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rleonid edited this page Jun 29, 2014 · 2 revisions

Having trouble with your Webmachine resource? Try debugging it with the Webmachine trace utility!

Basic Use

To get started, first change your resource's init/1 function to return {trace, Path} instead of ok. For example:

init(Config) ->
   {{trace, "/tmp"}, Config}.  %% debugging code
   %%{ok, Config}.             %% regular code

Rebuild and reload the module, then in your Webmachine application's shell, type:

wmtrace_resource:add_dispatch_rule("wmtrace", "/tmp").

Now issue the HTTP request that you're trying to debug. Once it has finished, point your browser at http://YOUR_HOST/wmtrace/. You'll see one or more trace files available for inspection. Click on one of them to navigate to the trace inspection utility, which will look something like this:

The example above is a trace of a resource that responded to a GET of the root path (as you can see in the Detail Panel), and ran all the way to a 200 response code (as you can see in the Decision Graph).

The graph starts small, so you can get a quick view of the path your resource took through it. You can zoom in and out of the Decision Graph by using the Zoom Controls.

The path your resource took through the graph is highlighted with a dark grey line. Hovering your mouse over the outlined decision points along that line will pop up a tool tip with the name of the decision, and the names of the functions in your resource that were called at that point. Clicking on a decision will flip the Detail Panel to the Decision Tab, where information about that decision will be displayed.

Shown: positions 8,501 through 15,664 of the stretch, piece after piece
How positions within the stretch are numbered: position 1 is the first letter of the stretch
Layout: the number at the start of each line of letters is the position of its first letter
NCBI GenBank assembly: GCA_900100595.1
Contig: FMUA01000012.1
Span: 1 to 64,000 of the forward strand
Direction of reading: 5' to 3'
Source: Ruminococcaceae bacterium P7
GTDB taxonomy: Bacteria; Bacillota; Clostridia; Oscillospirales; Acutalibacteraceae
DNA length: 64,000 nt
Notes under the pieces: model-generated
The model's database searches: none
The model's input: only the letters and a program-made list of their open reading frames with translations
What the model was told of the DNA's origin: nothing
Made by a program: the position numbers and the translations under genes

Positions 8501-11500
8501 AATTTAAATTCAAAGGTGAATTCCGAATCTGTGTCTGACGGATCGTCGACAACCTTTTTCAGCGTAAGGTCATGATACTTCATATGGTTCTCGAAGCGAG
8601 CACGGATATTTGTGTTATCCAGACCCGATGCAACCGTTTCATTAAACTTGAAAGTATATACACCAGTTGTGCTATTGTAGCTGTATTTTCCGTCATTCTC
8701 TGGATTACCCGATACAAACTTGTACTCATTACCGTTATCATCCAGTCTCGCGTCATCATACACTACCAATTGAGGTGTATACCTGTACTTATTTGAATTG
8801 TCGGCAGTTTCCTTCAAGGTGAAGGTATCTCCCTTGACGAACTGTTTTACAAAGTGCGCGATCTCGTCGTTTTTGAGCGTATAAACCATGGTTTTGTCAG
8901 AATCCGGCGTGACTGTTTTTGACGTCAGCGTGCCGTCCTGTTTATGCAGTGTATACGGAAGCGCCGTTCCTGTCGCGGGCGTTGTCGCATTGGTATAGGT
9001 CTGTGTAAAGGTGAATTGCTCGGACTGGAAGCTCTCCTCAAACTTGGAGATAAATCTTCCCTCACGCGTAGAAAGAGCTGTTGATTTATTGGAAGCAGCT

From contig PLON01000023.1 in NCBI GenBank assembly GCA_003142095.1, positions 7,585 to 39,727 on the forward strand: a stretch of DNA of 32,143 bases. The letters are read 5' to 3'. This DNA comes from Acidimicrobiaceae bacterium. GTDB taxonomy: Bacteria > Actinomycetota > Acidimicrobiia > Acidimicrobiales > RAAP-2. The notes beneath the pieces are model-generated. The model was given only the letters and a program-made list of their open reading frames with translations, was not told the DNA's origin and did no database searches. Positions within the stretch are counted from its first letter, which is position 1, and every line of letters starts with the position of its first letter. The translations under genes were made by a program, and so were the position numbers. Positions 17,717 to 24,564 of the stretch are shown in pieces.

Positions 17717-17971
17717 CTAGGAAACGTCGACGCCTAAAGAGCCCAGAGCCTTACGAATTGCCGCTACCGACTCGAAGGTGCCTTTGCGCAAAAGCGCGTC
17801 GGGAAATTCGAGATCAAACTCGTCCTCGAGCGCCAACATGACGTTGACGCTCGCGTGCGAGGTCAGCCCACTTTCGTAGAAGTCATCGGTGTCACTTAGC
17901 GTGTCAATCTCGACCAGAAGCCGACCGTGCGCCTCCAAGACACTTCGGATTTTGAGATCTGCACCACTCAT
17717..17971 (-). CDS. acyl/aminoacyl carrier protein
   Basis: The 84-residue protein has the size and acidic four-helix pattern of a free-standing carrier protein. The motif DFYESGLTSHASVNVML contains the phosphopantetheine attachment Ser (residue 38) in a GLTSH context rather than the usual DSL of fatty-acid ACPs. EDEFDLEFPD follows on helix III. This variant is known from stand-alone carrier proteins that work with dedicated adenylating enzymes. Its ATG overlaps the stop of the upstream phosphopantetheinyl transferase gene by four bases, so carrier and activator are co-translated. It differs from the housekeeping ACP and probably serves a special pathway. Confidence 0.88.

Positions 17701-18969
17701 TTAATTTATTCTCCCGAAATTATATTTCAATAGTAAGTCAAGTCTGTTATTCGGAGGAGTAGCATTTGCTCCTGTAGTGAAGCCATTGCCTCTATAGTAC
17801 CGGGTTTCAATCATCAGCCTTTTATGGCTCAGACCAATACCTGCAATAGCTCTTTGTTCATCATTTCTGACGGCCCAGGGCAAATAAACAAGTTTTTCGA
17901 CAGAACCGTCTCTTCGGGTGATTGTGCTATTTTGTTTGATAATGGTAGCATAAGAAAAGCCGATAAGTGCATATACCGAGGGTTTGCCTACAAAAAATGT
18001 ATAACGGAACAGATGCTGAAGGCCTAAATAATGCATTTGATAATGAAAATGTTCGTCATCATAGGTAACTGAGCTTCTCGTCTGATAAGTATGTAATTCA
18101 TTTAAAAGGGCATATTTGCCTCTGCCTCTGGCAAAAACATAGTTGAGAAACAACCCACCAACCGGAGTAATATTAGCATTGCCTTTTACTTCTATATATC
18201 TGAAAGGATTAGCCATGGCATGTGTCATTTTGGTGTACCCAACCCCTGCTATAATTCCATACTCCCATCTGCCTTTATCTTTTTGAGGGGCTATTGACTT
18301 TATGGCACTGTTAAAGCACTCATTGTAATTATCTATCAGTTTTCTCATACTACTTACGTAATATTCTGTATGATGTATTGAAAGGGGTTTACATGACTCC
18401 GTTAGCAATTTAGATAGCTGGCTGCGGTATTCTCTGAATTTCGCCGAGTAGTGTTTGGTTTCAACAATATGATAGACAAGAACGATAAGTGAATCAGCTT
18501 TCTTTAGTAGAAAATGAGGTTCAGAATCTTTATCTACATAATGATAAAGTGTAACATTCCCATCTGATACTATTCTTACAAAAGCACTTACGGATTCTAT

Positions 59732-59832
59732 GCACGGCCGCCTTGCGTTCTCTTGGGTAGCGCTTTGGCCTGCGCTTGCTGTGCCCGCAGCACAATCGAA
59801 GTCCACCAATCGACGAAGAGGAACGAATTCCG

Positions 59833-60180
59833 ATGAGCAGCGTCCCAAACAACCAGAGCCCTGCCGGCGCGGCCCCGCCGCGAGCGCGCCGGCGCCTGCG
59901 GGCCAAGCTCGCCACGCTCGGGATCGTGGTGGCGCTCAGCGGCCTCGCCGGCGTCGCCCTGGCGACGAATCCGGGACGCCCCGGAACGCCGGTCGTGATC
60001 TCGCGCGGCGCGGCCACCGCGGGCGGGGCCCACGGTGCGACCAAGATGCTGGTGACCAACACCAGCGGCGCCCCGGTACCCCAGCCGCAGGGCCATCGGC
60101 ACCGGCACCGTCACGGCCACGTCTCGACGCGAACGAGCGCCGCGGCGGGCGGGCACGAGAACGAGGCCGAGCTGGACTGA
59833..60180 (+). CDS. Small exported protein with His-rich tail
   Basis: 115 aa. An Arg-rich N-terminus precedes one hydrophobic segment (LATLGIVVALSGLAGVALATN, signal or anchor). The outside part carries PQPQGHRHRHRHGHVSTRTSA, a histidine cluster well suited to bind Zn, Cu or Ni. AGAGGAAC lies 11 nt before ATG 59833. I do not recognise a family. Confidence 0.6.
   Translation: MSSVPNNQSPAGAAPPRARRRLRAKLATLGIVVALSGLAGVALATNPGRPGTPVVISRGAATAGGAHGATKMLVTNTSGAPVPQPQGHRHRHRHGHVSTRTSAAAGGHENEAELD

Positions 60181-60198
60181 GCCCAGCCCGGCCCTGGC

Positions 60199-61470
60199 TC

If your resource traversed the graph all the way to one of the standard, non-error return codes, the box for that return code will be outlined. If your resource instead returned a non-standard or error code, a red circle will be drawn next to the last decision point your resource reached. Clicking on either of these types of endpoints will flip the Detail Panel to the Response Tab, where information about the response will be displayed.

The Detail Panel has three tabs: Request (labeled Q), Response (labeled R), and Decision (labeled D). Clicking each of these will show information about the request, response, or current decision, respectively.

The Request Tab shows details about what the client requested. The method and path are displayed at the top, headers below that, and body (if available) at the bottom.

The Response Tab shows details about how your resource responded. The response code is displayed at the top, headers below that, and body (if available) at the bottom.

The Decision Tab shows details about the currently selected decision. The decision's name is displayed in a dropdown at the top (changing this dropdown or clicking on a decision in the graph will change which decision is displayed). The list of the functions called in the resource's module is displayed in a dropdown below the decision. The arguments with which the function was called are displayed just below the function's name, and the return value of the function is displayed at the bottom of the panel.